Watch CBS News

Walmart Workers Demand Higher Wages, More Full-Time Positions

NORTH BERGEN, N.J. (CBSNewYork/AP) -- Protesters outside a Walmart in North Bergen are taking part in a national movement from Los Angeles to Washington, demanding a minimum of $15 an hour and more full-time jobs.

It's the latest round of protests to hit Walmart, with organizers saying demonstrations are planned for 1,600 locations Friday.

Walmart Workers Demand Higher Wages, More Full-Time Positions

"We're just trying to improve the company and improve our communities and the economy, we're not trying to shut Walmart down," said Walmart worker Barbara Gertz who came from Aurora, Colorado to join protesters in New Jersey. "We feel that Walmart could be so much more than it is."

Walmart spokesman Bill Wertz said the protesters don't represent the average worker.

"Not only is our average hourly wage close to $13 an hour already, only a tiny fraction of the 1.4 million associates we have throughout the nation make minimum wage," Wertz told WCBS 880's Monica Miller.

Wetz said workers get benefits and opportunities for advancement.

"About 75 percent of our store management team started out as hourly associates -- they were stockers, they were cart pushers or just people working the cash register, but they've had a chance to move up and Walmart promotes from within," Wertz said.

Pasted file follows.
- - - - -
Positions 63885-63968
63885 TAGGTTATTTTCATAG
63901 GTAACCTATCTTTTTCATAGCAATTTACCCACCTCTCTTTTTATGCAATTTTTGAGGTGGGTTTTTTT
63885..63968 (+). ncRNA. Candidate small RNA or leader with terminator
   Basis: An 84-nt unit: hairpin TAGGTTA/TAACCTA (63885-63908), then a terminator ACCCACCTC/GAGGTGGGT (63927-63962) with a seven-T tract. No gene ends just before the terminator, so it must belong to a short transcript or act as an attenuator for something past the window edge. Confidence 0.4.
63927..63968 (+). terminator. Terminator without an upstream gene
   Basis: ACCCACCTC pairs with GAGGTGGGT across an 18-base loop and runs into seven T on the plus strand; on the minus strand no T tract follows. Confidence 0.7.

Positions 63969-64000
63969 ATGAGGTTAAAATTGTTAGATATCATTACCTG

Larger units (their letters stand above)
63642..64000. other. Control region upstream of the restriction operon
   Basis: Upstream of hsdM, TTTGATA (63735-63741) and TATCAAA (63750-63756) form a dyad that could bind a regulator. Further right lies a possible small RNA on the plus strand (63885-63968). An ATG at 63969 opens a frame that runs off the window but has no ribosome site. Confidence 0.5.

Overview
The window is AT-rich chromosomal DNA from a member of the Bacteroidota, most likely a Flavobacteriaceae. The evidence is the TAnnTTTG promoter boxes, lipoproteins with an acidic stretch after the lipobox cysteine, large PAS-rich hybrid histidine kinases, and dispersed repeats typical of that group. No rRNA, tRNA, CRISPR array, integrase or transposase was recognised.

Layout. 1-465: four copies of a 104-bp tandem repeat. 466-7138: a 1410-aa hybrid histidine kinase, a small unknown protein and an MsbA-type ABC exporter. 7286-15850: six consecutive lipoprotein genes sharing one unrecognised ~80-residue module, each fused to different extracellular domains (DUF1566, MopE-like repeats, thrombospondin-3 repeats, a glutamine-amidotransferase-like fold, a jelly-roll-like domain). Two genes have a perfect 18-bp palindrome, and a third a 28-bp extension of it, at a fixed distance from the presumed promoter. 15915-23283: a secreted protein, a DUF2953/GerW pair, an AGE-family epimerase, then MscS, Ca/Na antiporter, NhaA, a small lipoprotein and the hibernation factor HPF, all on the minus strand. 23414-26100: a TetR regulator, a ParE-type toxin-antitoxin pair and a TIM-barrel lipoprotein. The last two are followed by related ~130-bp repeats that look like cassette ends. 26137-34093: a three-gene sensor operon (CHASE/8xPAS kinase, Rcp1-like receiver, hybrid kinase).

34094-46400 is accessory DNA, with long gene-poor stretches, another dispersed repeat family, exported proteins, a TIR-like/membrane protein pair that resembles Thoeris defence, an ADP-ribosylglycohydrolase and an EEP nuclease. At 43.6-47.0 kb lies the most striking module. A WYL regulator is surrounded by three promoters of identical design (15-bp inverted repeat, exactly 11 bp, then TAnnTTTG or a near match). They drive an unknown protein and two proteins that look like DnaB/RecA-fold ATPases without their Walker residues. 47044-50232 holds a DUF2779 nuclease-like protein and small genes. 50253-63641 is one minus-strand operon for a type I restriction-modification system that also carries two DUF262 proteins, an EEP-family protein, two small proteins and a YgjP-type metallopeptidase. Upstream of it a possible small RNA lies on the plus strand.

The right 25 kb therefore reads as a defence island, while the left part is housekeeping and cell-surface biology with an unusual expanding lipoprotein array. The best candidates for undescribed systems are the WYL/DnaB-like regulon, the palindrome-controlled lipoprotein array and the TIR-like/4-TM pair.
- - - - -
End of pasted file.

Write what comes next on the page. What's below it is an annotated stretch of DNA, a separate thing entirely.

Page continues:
New York Attorney General Eric Schneiderman released a statement supporting the workers, saying, "Across the country, workers are standing up to demand a fair day's pay for a fair day's work. I'm proud to stand with them as they raise their voices to send an important message: No one who works full-time should have to struggle to feed their families."

You May Also Be Interested In These Stories:

(TM and © Copyright 2014 CBS Radio Inc. and its relevant subsidiaries. CBS RADIO and EYE Logo TM and Copyright 2014 CBS Broadcasting Inc. Used under license. All Rights Reserved. This material may not be published, broadcast, rewritten, or redistributed. The Associated Press contributed to this report.)


View CBS News In
CBS News App Open
Chrome Safari Continue
Be the first to know
Get browser notifications for breaking news, live events, and exclusive reporting.